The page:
If you’re new to recovery, you might be under the impression that the only way to it is via a 12-step program. Whether you search on Google, reach out to medical professionals, look to movies or TV shows for clues, you will most likely come across Alcoholics Anonymous (AA) first, before anything else.  Furthermore, 12-step principles are prevalent in rehabilitation facilities—it is a challenge to find a place that doesn’t rely on 12 steps.

This is because AA is considered an effective program that claims to have gotten millions sober.  But AA doesn’t have a monopoly on recovery, no matter what the world is trying to tell you. And you can get sober without it if the program doesn’t agree with you. I was a member for many years but found myself constrained by its teachings and, in the end, realized that it was doing me more harm than good to be a part of the program that didn’t align with my beliefs. I’ve left the mainstream AA and joined the agnostic one. I still go to meetings occasionally, but today I know for sure that recovery can be a holistic, all-encompassing process that can involve several approaches. There are many, many different paths to recovery.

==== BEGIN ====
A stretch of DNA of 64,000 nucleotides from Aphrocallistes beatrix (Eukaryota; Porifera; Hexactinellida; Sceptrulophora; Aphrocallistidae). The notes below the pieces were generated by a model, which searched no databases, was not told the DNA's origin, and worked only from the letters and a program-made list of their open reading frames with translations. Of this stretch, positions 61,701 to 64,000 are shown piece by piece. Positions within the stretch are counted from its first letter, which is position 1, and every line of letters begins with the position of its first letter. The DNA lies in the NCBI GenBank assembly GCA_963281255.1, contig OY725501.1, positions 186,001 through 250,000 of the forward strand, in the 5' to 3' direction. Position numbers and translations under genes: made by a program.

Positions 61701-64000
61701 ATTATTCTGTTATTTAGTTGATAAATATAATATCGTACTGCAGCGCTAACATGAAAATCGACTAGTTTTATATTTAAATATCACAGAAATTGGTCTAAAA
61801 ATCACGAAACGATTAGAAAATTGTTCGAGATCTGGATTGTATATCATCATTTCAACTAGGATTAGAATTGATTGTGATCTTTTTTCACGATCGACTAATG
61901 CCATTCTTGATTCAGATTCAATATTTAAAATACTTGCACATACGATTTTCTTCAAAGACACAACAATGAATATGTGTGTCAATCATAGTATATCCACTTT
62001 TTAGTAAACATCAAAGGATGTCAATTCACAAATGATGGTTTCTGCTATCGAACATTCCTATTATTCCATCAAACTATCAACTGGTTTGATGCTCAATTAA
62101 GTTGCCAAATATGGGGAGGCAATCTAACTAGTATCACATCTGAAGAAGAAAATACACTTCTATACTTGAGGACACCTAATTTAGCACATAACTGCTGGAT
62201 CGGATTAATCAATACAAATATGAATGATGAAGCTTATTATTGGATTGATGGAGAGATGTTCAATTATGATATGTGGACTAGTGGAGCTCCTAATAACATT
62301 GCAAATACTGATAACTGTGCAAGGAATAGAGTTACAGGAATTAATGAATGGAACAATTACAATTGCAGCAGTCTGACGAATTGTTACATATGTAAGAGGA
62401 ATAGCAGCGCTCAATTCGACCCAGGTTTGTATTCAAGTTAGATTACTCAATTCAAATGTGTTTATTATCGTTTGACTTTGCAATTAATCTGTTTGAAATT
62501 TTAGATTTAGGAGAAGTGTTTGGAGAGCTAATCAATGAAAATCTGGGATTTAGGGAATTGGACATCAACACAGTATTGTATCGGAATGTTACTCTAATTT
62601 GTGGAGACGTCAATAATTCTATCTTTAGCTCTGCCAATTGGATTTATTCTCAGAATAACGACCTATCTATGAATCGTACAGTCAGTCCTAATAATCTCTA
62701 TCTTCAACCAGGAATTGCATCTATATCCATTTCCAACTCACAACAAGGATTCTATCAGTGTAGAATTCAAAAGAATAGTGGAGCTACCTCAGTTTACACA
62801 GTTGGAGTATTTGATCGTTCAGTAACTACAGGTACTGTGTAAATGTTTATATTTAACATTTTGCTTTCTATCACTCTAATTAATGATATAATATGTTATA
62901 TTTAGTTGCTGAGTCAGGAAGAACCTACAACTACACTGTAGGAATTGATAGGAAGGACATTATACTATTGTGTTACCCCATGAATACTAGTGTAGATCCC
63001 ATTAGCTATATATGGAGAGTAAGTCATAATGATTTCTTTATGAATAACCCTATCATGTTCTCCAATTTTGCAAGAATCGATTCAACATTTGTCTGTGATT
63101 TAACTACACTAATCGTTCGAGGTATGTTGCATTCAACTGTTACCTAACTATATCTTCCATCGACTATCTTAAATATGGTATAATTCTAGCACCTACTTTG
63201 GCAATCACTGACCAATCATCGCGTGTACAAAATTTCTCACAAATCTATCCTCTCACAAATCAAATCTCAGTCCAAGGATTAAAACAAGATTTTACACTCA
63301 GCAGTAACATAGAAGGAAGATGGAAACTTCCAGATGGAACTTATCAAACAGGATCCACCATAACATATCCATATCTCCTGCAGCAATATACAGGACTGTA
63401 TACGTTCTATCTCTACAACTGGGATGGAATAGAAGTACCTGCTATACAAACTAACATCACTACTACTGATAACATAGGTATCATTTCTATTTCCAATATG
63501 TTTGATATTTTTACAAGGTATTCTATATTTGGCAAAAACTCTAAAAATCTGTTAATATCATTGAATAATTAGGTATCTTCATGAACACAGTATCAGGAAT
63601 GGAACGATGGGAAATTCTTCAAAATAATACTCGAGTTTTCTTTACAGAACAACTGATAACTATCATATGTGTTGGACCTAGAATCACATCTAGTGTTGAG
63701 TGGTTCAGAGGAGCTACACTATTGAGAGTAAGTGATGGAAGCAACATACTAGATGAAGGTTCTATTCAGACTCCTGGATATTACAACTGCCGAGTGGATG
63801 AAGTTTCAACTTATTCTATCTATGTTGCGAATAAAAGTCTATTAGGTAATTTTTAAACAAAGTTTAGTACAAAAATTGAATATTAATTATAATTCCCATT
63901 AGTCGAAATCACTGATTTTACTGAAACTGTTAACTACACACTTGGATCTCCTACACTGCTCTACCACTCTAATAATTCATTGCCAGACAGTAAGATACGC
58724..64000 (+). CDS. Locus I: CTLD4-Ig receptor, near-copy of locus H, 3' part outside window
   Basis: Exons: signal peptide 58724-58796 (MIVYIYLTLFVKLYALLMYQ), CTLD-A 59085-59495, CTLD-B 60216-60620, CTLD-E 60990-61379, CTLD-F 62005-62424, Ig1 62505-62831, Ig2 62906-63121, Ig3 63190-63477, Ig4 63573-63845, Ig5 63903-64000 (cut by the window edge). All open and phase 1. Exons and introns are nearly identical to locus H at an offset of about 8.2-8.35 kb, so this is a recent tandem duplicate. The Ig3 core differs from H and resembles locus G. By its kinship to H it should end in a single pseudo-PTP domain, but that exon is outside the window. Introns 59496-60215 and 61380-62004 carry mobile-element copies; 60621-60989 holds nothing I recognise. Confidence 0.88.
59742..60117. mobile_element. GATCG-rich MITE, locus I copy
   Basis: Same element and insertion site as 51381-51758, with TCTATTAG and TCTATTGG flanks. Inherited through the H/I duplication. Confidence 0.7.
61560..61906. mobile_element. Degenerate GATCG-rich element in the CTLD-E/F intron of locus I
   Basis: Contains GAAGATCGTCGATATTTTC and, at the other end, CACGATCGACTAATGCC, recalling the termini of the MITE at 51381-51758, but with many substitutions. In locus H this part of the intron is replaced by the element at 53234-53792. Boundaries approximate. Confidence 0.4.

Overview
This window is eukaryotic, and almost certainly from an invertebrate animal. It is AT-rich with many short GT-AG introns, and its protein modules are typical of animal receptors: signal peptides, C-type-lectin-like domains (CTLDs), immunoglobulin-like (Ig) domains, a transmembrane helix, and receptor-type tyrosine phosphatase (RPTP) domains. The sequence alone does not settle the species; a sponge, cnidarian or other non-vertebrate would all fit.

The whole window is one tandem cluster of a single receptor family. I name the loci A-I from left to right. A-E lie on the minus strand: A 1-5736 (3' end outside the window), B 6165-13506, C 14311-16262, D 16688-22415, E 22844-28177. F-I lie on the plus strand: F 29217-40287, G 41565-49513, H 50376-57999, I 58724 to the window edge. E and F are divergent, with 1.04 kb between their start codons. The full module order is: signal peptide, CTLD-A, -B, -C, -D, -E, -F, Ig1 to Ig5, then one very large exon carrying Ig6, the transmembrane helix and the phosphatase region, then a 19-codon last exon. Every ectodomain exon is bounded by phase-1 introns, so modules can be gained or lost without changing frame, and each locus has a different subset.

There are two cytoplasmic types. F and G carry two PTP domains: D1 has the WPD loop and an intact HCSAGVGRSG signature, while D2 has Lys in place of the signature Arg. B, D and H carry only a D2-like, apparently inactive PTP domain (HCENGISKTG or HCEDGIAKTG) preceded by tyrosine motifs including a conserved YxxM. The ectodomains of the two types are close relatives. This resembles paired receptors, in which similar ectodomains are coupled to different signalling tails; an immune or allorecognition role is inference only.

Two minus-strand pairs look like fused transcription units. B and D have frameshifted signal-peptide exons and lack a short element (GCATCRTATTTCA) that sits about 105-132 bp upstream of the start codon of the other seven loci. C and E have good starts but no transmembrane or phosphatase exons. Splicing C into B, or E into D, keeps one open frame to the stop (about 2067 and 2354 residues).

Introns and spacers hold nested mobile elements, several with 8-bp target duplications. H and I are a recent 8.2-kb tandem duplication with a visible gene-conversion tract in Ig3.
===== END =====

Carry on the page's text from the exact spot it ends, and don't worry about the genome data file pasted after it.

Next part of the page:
In my own experience, I’ve found early on that 12-steps on its own was not enough. Sure, there were people who swore by it, for whom the meetings were a lifeline, but I know there were also a lot of dissatisfied people who have found the meetings alone were not enough. Some of those people searched for additional tools (such as meditation, yoga, church, therapy), but many felt it would be akin to blasphemous were they to admit that AA was not everything.

Why would they feel that way? From The Big Book of Alcoholics Anonymous: “Those who do not recover are people who cannot or will not completely give themselves to this simple program, usually men and women who are constitutionally incapable of being honest with themselves. There are such unfortunates. They are not at fault; they seem to have been born that way.”

No! You are not an “unfortunate “if you seek another way. Whether you stay in AA or leave it, you absolutely have the right to customize your recovery so that it suits your needs. Read the literature, search the Internet, ask questions. There’s nothing wrong with exploring all of your options—it is your life and your recovery. You might need a good therapist, a recovery coach, or another kind of an experienced mentor to guide and help you discover the path to healing that is unique to you.

Photo by Dan Meyers on Unsplash

In our recovery, we need to find places that feel safe and approaches that nourish us. It’s perfectly okay to leave behind something that doesn’t make us thrive—contrary to popular belief leaving AA doesn’t equate a relapse. Joining SMART recovery, Refuge recovery, or relying solely on therapy doesn’t mean a relapse either—if it works for you, then stick to it. If it doesn’t work, continue searching. Because that is the beauty of recovery—there are many different ways to get there.


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